There are anniversaries, and there are milestones. In the past month or so, I’ve noted a couple of them. In December, I celebrated 50 years since my return from Vietnam. In January I celebrated 20 years since I met Lillian, my “current wife,” as Dean Meyer likes to say.
Today is another of those red-letter days. Fifty years ago today, I stood on the deck of the U.S. Navy Aircraft Carrier USS Oriskany for the last time and saluted the flag flying high up on the island above the flight deck, where I had stood duty hundreds of times during flight operations in the Gulf of Tonkin.
Then I walked off the ship with a DD 214 in my hand, my “Discharge Paper.” I was a Civilian, with a capital “C,” for the first time in nearly four years. You veterans know that DD 214 is the most valuable piece of paper we ever got. For me, it got me a college education, a low-interest loan for a house in the country, and as I grew old, some medical benefits, thanks to something called the GI Bill, enacted by the United States Congress, the Servicemen’s Readjustment Act of 1944, signed into law by President Franklin D. Roosevelt, while our country was still at war.
Millions of us have benefited from the GI Bill. If I become feeble in my old age, they might even have a room for me in the Old Soldier’s Home, with a whole bunch of other old salty dogs. Could even be a room beside my old friend, Dick Dobson, who says the living there is pretty good. Oh, the stories we’ll tell.
DD 214. Honorable discharge from the U.S. Navy. Feb. 15, 1972. If you take a look, you’ll see that I only served three years, nine months and 10 days of my four-year hitch. That’s because the Navy had a policy of letting you out a little early, up to three months, if you were planning to go back to college after your service. They called it an “Early Out.” My old friend, Dr. Paul Larsen, dean of the College back in Dickinson, N.D., fixed that up for me, sending me in the mail another valuable document, an admission letter to Spring Quarter 1972 at Dickinson State College. Dang, I wish I had saved that, too.
So 50 years ago today I was heading home, where I would resume classes after a four-year hiatus, looking forward to a part-time job as a wedding and portrait photographer for Buzz Osborn at Osborn’s Studio in Dickinson (thanks to my Navy photography training and experience) and a GI Bill check in the mail each month to pay the way.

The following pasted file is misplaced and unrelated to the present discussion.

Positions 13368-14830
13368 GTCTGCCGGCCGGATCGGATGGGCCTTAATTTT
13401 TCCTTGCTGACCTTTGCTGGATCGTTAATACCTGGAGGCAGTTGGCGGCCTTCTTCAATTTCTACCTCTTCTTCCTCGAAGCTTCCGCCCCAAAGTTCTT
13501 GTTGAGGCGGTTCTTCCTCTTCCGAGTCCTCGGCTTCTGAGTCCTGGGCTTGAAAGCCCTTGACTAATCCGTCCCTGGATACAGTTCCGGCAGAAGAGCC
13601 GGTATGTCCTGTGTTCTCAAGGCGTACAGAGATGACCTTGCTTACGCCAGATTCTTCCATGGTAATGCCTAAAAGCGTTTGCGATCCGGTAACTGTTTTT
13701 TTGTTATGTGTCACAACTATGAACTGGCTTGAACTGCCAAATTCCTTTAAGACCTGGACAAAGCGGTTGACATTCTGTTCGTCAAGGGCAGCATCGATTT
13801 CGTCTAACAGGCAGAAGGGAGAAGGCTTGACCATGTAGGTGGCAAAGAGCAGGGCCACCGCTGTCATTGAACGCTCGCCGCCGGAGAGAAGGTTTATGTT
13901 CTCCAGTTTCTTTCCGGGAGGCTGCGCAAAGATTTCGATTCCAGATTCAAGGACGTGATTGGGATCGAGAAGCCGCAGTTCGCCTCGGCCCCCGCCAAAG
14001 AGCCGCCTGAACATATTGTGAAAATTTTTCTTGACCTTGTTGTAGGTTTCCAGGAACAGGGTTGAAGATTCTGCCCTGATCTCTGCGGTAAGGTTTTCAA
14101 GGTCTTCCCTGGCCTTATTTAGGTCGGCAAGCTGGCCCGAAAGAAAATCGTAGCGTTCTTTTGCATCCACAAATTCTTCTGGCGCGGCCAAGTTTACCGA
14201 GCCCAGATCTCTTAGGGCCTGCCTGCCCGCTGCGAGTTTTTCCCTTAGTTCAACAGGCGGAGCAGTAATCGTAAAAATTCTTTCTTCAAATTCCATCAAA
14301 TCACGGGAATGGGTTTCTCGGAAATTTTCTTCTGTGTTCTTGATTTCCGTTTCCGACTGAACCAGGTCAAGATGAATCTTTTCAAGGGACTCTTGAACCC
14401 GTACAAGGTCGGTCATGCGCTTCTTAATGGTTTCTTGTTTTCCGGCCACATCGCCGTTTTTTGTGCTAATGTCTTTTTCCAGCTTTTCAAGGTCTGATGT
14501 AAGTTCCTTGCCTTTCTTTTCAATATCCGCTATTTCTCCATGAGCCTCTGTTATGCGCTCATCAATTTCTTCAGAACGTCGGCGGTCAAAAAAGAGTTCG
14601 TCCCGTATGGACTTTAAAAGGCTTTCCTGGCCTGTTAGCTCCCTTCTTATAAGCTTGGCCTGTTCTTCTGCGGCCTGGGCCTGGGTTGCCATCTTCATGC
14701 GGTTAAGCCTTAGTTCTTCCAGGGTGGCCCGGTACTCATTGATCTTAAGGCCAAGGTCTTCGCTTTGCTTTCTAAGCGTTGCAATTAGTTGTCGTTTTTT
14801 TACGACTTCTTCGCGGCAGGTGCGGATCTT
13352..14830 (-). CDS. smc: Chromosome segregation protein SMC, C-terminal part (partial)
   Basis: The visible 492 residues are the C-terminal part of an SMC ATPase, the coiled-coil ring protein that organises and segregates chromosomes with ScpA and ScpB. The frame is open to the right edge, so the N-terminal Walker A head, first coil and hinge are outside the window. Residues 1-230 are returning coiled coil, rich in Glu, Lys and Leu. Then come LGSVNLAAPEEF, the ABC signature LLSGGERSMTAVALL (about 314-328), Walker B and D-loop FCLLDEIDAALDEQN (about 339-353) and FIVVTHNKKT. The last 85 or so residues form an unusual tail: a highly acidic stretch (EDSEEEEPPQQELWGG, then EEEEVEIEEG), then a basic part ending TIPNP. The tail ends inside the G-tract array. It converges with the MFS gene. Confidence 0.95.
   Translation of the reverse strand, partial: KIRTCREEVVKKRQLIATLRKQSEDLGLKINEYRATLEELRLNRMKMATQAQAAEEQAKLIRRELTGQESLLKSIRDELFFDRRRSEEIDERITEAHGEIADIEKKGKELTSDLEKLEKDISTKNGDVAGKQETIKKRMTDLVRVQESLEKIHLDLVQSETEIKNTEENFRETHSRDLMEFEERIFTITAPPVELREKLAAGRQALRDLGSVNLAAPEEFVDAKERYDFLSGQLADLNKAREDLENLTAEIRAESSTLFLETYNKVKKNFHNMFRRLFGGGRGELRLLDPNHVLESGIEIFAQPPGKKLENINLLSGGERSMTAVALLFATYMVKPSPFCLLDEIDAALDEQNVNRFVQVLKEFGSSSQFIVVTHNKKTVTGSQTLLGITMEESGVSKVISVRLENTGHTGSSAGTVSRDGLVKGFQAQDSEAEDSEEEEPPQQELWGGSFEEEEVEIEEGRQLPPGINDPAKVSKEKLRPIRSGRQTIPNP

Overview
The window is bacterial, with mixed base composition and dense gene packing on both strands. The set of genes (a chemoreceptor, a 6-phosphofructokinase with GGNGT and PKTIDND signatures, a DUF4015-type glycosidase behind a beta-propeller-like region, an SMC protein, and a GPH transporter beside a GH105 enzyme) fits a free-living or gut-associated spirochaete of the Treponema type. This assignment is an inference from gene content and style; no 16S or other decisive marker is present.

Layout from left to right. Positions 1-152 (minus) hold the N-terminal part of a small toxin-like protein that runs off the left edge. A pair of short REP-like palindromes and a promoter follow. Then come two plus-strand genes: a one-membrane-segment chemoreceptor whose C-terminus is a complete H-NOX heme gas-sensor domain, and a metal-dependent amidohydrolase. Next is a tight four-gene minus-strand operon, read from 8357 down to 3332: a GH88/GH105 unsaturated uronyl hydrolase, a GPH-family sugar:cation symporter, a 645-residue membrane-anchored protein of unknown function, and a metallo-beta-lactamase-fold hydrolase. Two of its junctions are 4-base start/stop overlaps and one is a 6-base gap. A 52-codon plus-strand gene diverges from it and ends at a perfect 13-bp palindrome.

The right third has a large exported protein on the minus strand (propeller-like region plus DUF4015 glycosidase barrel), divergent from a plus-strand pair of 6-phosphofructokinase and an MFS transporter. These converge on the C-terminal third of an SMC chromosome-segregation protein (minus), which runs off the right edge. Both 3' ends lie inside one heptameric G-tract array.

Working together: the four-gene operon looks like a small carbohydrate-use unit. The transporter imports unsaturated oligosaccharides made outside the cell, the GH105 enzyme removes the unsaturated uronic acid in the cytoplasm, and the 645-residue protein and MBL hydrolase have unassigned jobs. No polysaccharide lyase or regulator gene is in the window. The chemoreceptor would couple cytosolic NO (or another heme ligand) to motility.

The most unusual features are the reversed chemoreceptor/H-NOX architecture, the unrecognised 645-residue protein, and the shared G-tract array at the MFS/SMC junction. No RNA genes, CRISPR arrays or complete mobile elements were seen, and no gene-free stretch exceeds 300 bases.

DD 214.That valuable, and now somewhat faded and frayed piece of paper has traveled with me over a lot of miles, and it has been stashed in a lot of filing cabinets — a treasured memento. I’m guessing just about every veteran still has theirs.
Just this past week I visited a new doctor, and he noted that the Veterans Administration was helping me to pay my medical bills. He was a friendly fellow, much younger than me, and he struck up a conversation, learning I had been in the Navy during the Vietnam years. Then he innocently asked me what I thought was a pretty foolish question: “Did you enjoy your time in the Navy?”
That’s not a question anyone should ever ask a Vietnam veteran. There’s a reason the Veterans Administration is helping veterans pay for their medical bills late in life. Something went awry during their time in service, something that likely changed the course of their life at some point after their discharge, something that was definitely not enjoyable.
But that’s water under the bridge. None of us who got those DD 214’s 50 years ago could possibly have imagined we’d still be around to celebrate this milestone. Hooray for us, and for all the others who are celebrating with me today. Let’s have a beer. Or two, or three, like we did on that night 50 years ago. And let’s think about what comes next, not about what has gone by. Because we’re still here. Ain’t that something?
Naomi Dunavan February 15, 2022 at 10:39 am
Hi Jim, Naomi Dunavan here. My husband of 57 years, Jim Dunavan, carries his DD 214 papers with him wherever he goes. He was in the U.S. Navy from 1958 to 1963 and spent 2 years in Japan working with Rear Admiral A. J. Hill, who had 33 ships under his command. Jim Dunavan was a member of Grand Forks’ Exchange Club for many years before it disbanded due to lack of membership. There was a Fuglie who was a member and Jim is wondering if he is kin to you? Keep writing. Our best to you.Reply